Sunday, May 17, 2015

Helping Children Heal from Divorce

Helping Children Heal from Divorce
Justin Steckbauer
Liberty University

An article describing the effects of divorce on children and how healing can come about. The outcomes of divorce on children are explored. Possibilities for healing and examples from the Bible are described as ways children can come to healing after a divorce. Parents are offered various ways they can lead children along the path of healing after a divorce situation. Several key areas of healing are discussed including: healing internally, healing inter-personally, healing biblically, and healing holistically. God is described as the firm foundation that can transcend the shattered family structure for children who have suffered after divorce.

Marriage is the foundation from which a family is created. Children are born, and grow up in the gentle care and training provided by both mother and father. Marriage is sacred, a decree of God himself when he said, "Therefore a man shall leave his father and his mother and hold fast to his wife, and they shall become one flesh" (Gen. 2:24 English Standard Version). Marriage is binding, and the scriptures say that when two are brought together they become one. Matthew 19:6 (ESV) says "So they are no longer two but one flesh. What therefore God has joined together, let not man separate.” God makes it clear that marriage ought to be binding until death. Again and again in the scriptures it's made clear that marriage between a man and a woman should not be broken except in extreme circumstances (1 Cor 7:10, Luke 16:18, Mat 5:32, Mat 19:6, Rom 7:2). As a result, is it any wonder that a marriage ending in divorce leads to such chaos and destructive for all involved? Divorce is very harmful to the husband and wife. But perhaps those most harmed by a divorce of husband and wife are the children. Children face many unique challenges in a divorce situation. Thankfully God provides ways to heal from divorce. 
Outcomes of Divorce on Children
Children of broken families are at much higher risk of negative outcomes in life than those in stable married homes (Kim, 2011, p. 487). Negative outcomes can include dropping out of high school, social problems, decreased cognitive skills, and poor psychosocial well being (Kim, 2011, p. 487). Although social stigma regarding divorce has decreased in society, these outcomes have not changed over the years (Kim, 2011, p. 487). In the United States in 1860, 1 in 1,000 marriages ended in divorce (Balswick & Balswick, 2014, p. 301). In 2013, the divorce ratio was up to 17 divorces in every 1,000 marriages (Balswick & Balswick, 2014, p. 301). Divorce rates doubled between the 1950s and the 1980s (Stewart, 1997, p. 691). Today, about 50% of marriages end in divorce (Stewart, 1997, p. 691).
The consequences of divorce on children can last a lifetime (Sammons & Lewis, 2001, p. 1). There is increasing research that shows the effects of divorce on children can be devastating, yet society seems to lag behind in providing support for children of divorced families (Sammons & Lewis, 2001, p. 1). How can society provide supports for children of divorce? It's an important question to consider. Despite support from parents, siblings, friends, church leaders, counselors, and support groups, the effects of divorce are never-the-less devastating. Is it any wonder then why the scriptures say God hates divorce? (Malachi 2:16).

Healing from Divorce in Light of the Bible
As previously discussed, the marriage bond is extremely important. Although in modern society marriage is often not taken particularly seriously, to God it is a sacred covenant relationship. Divorce in light of the Bible is a serious and difficult situation. Suffering is the natural outcome. Yet what possibilities for healing from divorce are there, in light of the Bible?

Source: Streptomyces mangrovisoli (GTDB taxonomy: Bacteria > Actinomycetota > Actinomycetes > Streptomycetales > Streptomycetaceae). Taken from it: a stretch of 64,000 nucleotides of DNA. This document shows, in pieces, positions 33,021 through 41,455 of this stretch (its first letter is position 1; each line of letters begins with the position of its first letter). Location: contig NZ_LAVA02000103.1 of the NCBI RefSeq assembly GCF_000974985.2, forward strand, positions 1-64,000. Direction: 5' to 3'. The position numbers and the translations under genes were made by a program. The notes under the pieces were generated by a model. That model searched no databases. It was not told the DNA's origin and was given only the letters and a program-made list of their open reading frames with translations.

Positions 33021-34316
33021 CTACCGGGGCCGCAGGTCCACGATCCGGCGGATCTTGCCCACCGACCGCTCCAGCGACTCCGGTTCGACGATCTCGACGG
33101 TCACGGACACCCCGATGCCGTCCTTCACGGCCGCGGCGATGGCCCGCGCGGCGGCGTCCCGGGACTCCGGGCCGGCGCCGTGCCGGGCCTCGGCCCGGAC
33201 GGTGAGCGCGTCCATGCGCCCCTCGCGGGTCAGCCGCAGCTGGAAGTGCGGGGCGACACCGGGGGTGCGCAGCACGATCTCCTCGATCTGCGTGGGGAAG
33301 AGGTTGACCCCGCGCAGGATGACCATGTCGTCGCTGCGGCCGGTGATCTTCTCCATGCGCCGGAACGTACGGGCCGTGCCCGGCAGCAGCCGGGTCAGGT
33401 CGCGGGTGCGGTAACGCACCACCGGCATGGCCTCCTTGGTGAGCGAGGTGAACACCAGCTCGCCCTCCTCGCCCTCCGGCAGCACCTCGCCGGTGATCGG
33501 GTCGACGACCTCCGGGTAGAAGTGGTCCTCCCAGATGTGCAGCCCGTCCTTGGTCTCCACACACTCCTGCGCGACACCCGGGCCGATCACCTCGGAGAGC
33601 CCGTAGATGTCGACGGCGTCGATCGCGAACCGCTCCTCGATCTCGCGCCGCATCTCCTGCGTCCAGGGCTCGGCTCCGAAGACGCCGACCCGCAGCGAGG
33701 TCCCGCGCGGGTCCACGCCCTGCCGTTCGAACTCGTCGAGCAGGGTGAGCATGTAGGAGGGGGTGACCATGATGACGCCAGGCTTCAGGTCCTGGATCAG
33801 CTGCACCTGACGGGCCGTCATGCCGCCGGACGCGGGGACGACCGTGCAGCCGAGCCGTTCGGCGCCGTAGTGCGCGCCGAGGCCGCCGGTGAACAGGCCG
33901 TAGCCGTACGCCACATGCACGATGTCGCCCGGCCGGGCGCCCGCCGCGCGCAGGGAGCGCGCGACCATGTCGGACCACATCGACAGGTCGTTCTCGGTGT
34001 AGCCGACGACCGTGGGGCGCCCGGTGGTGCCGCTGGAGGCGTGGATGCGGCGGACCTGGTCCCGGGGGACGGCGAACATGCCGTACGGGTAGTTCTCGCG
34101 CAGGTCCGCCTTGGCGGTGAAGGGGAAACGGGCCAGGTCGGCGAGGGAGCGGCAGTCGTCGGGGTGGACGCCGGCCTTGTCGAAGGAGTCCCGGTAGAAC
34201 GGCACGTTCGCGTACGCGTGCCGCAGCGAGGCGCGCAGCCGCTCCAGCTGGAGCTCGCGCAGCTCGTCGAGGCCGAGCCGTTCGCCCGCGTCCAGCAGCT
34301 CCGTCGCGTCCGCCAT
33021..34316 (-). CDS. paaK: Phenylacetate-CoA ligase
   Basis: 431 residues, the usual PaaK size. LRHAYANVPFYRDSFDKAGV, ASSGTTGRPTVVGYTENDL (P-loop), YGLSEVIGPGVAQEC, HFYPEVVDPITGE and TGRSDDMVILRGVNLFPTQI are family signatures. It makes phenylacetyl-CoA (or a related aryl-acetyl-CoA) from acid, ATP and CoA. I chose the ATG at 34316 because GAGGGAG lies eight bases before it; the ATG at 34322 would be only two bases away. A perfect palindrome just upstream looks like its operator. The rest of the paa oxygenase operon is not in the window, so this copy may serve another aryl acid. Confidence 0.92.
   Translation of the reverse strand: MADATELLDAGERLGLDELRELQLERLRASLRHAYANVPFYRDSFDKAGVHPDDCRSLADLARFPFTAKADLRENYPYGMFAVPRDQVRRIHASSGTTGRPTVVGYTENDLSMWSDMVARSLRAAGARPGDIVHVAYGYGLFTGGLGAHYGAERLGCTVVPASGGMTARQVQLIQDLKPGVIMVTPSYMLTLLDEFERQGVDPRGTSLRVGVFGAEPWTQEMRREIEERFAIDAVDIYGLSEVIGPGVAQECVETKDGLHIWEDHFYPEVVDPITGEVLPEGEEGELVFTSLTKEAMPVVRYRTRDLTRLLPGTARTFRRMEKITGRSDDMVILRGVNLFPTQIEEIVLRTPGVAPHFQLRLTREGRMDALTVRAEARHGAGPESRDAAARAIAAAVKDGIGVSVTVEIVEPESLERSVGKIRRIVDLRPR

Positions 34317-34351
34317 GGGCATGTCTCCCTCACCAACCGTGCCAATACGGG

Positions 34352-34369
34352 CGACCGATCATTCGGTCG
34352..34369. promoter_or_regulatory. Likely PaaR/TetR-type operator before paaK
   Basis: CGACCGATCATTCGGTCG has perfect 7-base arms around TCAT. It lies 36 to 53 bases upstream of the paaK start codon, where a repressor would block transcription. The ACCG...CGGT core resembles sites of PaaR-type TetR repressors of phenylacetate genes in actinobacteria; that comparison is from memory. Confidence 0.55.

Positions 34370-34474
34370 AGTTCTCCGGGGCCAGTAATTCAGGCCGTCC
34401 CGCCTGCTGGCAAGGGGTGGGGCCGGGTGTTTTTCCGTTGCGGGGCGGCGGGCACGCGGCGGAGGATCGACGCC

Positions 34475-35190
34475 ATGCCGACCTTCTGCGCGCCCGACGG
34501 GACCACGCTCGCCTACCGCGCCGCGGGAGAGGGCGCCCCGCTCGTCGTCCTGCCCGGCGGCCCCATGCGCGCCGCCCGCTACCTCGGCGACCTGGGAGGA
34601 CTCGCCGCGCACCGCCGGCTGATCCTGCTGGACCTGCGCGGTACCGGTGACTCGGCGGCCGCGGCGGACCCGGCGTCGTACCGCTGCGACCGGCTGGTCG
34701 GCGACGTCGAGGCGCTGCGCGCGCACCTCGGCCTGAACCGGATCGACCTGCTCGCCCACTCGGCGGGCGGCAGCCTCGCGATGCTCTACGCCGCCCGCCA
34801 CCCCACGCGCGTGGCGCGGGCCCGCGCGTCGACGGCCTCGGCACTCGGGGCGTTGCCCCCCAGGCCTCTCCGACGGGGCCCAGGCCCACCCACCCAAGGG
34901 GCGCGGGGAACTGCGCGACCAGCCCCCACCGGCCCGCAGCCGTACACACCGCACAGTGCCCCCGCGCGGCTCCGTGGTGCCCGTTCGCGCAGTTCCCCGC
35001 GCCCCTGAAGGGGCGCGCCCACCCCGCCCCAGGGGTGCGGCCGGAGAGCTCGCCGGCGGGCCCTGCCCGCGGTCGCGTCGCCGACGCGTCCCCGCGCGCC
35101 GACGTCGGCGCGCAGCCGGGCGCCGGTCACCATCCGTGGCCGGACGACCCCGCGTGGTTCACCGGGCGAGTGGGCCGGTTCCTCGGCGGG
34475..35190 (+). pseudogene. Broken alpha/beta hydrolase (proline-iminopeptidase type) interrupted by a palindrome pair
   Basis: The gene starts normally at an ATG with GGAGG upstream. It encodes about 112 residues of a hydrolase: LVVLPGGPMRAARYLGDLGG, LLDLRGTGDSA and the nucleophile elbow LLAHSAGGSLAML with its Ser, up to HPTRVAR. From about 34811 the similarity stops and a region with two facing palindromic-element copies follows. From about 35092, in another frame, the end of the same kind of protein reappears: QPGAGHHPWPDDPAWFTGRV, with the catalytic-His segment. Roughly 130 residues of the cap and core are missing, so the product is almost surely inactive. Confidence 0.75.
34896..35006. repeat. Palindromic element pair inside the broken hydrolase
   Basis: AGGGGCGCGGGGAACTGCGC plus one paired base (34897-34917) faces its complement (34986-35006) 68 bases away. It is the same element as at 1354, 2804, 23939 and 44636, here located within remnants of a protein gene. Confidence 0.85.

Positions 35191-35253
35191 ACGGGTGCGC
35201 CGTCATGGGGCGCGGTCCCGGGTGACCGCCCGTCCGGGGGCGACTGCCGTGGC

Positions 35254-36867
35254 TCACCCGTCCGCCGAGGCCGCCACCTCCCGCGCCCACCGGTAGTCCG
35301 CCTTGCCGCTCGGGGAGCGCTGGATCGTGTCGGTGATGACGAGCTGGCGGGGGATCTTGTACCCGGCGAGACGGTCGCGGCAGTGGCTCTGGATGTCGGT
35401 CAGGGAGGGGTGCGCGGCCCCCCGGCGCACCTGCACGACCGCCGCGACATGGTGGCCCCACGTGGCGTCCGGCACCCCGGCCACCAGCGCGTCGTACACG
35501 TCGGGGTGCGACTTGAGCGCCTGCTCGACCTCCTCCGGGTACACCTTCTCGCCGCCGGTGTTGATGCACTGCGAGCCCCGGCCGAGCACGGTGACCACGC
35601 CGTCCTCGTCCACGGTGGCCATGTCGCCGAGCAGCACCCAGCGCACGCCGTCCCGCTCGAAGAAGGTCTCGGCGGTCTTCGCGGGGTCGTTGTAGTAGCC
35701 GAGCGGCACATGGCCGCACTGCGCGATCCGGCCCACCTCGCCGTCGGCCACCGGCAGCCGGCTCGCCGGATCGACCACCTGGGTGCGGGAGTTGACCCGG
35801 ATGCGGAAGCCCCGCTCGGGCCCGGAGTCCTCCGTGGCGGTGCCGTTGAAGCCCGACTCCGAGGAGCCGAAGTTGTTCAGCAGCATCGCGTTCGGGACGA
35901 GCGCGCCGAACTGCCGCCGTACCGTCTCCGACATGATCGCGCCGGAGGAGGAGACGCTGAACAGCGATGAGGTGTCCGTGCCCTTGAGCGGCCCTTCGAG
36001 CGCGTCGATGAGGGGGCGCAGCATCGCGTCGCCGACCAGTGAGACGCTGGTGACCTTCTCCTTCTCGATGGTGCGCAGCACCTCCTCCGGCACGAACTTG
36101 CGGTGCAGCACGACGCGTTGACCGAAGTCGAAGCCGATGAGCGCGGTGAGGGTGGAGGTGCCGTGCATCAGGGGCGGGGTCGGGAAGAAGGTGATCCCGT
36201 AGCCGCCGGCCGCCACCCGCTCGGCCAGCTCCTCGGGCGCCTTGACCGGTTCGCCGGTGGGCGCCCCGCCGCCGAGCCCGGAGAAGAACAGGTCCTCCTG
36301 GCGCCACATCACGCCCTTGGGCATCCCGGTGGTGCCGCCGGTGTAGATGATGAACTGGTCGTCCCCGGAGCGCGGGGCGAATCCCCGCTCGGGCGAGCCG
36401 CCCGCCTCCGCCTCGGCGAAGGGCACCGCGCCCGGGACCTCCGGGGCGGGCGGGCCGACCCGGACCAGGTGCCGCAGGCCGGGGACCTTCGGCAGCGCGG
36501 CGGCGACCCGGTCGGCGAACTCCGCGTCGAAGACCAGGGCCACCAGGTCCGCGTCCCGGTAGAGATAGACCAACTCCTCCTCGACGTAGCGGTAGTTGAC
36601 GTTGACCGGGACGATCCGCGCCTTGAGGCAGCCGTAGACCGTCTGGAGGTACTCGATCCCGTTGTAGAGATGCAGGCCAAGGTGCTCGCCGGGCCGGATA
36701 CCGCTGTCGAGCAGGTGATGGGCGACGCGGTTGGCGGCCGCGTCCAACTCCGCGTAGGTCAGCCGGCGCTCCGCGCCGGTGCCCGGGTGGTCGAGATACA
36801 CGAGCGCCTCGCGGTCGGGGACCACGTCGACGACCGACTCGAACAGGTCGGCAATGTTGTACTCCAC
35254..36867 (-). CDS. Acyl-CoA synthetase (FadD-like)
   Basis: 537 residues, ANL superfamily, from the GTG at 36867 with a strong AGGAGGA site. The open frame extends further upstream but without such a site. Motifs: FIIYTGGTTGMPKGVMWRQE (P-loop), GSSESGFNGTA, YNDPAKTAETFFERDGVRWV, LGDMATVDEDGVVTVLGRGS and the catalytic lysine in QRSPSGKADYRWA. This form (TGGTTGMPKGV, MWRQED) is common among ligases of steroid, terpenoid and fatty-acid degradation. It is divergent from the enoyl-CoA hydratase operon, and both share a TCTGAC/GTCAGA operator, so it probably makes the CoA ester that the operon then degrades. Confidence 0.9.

Jeremiah 17:14 (ESV) says "Heal me, O Lord, and I shall be healed; save me, and I shall be saved, for you are my praise." Ultimately the only way for children to heal from divorce is to reach out to God for healing and comfort. Jeremiah 33:6 (ESV) says "Behold, I will bring to it health and healing, and I will heal them and reveal to them abundance of prosperity and security." The passages from Jeremiah are extremely important. Consider the situation Israel was facing: Israel had turned from the Lord, and the king of Israel was listening to false teachers. Israel was about to face the Babylonian captivity, a terrible time of discipline and suffering. It is much the same after a divorce. A family has been splintered due to sin. The parents could not work it out, and thus suffering results. Yet God still offers healing, forgiveness, and love despite the poor choices people make in life. Even out of great tragedy, God can bring prosperity and security.
Psalm 103:2-4 (ESV) says "Bless the Lord, O my soul, and forget not all his benefits, who forgives all your iniquity, who heals all your diseases, who redeems your life from the pit, who crowns you with steadfast love and mercy." Psalm 103 illustrates how God offers forgiveness, healing, redemption, steadfast love, and mercy to those who come to him. Children must be encouraged to "bless the Lord." Remind children again and again that though their foundation has been lost, the family, they must seek out and find the true foundation which is God almighty. He is the only unshakeable foundation.
James 5:15 (ESV) says "And the prayer of faith will save the one who is sick, and the Lord will raise him up. And if he has committed sins, he will be forgiven." Divorce often brings about chaos for children, and causes numerous problems in mental health and functionality. Thankfully prayer is a powerful weapon against brokenness. The Lord will raise up children who have suffered the horror of divorce. Sins related to the divorce should be confessed, and then they will be forgiven (James 5:16). It must be underlined, that the suffering child does not need therapy, counseling, or interventions as much as the child needs the real presence of God the Father. "Self-help" style counseling is foolishness, and God-less (James 4:7, James 4:10, Romans 12:2) It leads to a repeating loop of suffering. Instead the scriptures say that one must submit themselves before the Lord, and he will lift them up (James 4:10).
Psalm 147:3 (ESV) states: "He heals the brokenhearted and binds up their wounds." God came to seek and to save those who were lost (Luke 19:10). Children of divorce have lost a great deal. Though some do suffer only minimal consequences, many leave the situation brokenhearted. If these children will honestly seek after God, he will bind up their wounds.